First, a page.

If you practice yoga, you know how therapeutic it is and how relaxed you feel afterward. Today, this 5,000-year-old practice is even proving to help breast cancer patients undergoing radiation therapy. A recent study finds that when these patients add yoga to their routine, it helps counter some common side effects of radiation treatments, including fatigue.
Study finds yoga improves quality of life for breast cancer patients.
“This was one of the first studies that looked at a regimen of yoga combined with radiation therapy for breast cancer,” says radiation oncologist Rahul Tendulkar, MD. Oncologist from Cleveland Clinic. As a randomized study, he says it is the gold standard by which clinicians make recommendations.
Yoga combines physical postures, breathing exercises, relaxation and meditation. It has other health benefits, especially for those with chronic diseases, as well as cancer.
The study looked at 163 women with breast cancer (stages 0-III). The women were put into three randomized groups. The first group did yoga. The second group focused on basic stretching exercises. The third group received no instruction in yoga or stretching.
The first two groups attended one-hour exercise classes tailored specifically to women with breast cancer three times each week throughout their six weeks of radiation treatments.
At various times, the women reported on their quality of life. They rated levels of fatigue and depression, sleep quality and their ability to function on a daily basis. They also measured their ability to find meaning in their illness experience. Researchers collected saliva samples and administered electrocardiogram tests.
Among the findings, women who did yoga had the steepest decline in their levels of cortisol, the stress hormone, which meant that yoga helped regulate the hormone. This is important because there is a link between higher or increased levels of cortisol and worse outcomes in breast cancer.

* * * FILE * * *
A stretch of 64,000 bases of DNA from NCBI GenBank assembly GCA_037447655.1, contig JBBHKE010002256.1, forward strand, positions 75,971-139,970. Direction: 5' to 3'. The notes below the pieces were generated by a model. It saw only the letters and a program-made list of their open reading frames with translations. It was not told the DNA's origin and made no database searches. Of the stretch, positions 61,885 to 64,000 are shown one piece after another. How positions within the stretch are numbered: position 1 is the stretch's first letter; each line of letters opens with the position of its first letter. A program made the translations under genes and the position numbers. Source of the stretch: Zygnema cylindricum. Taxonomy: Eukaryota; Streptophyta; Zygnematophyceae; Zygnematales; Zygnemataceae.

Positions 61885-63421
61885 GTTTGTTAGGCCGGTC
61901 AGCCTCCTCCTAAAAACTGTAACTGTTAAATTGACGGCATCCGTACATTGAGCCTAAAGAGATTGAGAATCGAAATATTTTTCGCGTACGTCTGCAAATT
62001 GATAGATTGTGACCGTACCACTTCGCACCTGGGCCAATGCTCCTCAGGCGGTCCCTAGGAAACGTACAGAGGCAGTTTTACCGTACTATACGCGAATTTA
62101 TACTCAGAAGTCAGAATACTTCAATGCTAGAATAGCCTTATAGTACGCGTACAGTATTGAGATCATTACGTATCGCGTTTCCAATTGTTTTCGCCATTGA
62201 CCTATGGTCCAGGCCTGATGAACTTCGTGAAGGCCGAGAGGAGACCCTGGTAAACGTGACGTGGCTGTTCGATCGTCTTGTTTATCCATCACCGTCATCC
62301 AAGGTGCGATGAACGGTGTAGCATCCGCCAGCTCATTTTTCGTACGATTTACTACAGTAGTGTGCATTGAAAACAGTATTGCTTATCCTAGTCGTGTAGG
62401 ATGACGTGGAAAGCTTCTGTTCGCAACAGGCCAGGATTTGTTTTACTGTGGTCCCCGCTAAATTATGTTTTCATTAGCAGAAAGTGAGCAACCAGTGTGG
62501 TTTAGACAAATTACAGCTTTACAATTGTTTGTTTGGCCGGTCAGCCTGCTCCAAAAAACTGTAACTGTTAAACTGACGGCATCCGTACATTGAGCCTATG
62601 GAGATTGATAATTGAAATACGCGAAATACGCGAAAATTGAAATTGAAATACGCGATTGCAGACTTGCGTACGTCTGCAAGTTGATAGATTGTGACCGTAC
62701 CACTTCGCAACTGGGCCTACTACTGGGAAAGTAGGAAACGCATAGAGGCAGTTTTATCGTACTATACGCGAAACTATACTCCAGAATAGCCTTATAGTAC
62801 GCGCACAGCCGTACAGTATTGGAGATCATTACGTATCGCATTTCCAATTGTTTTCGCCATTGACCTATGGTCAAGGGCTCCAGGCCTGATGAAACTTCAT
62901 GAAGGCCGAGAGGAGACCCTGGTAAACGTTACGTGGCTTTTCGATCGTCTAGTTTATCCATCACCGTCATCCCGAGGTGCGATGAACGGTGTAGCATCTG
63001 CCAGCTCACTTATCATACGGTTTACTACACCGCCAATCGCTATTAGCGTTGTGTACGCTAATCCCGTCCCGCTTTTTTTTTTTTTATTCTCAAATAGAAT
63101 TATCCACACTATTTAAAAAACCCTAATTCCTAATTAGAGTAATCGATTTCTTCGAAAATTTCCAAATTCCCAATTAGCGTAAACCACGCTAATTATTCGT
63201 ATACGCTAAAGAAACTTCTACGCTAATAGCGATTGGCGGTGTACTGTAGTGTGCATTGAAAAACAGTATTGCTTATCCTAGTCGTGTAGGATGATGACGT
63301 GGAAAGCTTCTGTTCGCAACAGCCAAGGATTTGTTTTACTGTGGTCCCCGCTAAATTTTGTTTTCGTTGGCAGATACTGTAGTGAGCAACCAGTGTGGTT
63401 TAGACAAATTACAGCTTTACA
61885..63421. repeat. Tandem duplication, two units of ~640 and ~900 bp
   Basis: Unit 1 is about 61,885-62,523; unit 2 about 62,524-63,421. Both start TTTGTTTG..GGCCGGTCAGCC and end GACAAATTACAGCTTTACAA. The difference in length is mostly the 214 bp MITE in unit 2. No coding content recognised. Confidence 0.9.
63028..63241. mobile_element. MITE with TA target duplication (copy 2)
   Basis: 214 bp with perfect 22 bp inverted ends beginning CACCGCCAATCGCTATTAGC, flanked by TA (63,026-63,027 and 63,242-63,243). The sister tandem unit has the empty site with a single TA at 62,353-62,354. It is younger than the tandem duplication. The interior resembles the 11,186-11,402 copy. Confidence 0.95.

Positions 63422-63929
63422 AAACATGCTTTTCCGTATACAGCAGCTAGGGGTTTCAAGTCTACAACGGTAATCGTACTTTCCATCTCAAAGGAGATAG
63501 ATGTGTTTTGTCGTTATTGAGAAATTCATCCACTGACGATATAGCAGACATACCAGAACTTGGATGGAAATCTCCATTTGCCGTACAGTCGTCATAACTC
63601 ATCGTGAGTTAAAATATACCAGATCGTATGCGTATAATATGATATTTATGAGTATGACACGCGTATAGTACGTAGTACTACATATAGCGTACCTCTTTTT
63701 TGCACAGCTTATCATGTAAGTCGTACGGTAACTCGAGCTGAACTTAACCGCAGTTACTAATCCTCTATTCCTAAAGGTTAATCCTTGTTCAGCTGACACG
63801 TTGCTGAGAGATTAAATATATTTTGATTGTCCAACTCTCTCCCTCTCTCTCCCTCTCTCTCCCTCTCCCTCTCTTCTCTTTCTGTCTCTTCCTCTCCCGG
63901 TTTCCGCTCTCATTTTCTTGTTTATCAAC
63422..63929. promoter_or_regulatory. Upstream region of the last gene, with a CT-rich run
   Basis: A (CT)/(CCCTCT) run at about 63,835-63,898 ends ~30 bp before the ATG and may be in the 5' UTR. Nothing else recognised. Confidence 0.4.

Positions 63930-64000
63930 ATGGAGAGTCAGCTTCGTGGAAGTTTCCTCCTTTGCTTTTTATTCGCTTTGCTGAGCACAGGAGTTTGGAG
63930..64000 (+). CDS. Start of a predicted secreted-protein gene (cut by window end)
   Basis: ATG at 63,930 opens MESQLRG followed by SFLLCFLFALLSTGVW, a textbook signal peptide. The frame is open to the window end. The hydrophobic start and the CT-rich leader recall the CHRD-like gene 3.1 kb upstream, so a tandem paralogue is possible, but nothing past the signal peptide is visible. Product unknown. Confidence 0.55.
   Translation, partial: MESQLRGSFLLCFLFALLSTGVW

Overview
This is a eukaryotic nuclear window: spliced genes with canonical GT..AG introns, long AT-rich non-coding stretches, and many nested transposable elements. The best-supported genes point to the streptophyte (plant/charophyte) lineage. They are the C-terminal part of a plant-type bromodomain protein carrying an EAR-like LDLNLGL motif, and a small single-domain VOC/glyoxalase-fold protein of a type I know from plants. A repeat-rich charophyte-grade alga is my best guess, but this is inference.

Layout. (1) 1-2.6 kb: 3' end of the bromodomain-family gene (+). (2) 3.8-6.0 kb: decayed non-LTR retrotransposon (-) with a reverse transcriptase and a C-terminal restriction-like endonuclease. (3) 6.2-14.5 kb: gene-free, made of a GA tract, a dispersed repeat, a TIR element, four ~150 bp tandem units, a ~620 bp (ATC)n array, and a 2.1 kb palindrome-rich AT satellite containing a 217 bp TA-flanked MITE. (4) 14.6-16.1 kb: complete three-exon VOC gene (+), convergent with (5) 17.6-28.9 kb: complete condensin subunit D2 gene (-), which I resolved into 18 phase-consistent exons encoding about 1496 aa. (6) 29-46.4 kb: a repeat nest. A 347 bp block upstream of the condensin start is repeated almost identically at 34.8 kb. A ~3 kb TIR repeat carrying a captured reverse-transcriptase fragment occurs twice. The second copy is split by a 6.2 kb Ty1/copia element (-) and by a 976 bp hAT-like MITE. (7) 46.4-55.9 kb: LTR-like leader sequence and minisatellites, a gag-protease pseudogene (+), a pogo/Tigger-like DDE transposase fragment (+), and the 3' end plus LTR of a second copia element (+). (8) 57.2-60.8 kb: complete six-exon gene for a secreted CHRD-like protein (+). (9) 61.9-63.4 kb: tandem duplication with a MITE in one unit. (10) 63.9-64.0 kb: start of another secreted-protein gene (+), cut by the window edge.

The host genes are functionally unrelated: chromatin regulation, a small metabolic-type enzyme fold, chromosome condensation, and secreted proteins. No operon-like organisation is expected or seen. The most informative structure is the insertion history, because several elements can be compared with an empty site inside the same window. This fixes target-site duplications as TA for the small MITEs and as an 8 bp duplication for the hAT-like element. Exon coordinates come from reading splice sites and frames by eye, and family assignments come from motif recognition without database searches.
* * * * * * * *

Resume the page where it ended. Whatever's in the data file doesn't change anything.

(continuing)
Moreover, only the women who did yoga or stretching reported a reduction in fatigue.
Even more important, the results appear to last. The women who did yoga reported greater improvements to physical functioning and daily health at one, three and six months after they had completed their radiation therapy.
The study also found that those women were more likely to find meaning in their cancer experience than women in the other groups.
The mental and physical rigor of practicing yoga also provided a coping technique to help with the transition back to everyday life, according to study results. That transition is often difficult and quite stressful when patients are no longer receiving a high level of medical attention and care.
“The benefits of yoga are above and beyond stretching,” said Lorenzo Cohen, a professor of oncology at M.D. Anderson Cancer Center in Houston and lead author of the study published Monday in the Journal of Clinical Oncology. “These findings may improve outcomes in cancer survivors.”
No matter when you or a love one were diagnosed or what treatment options have been chosen, facing cancer is life-changing event. The practice of yoga and meditation are an inspiration for men and women that are ready to dive in and create an amazing life full of healing and joy.
Namaste my friends.
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Credits to: Cleveland Clinic & ABC News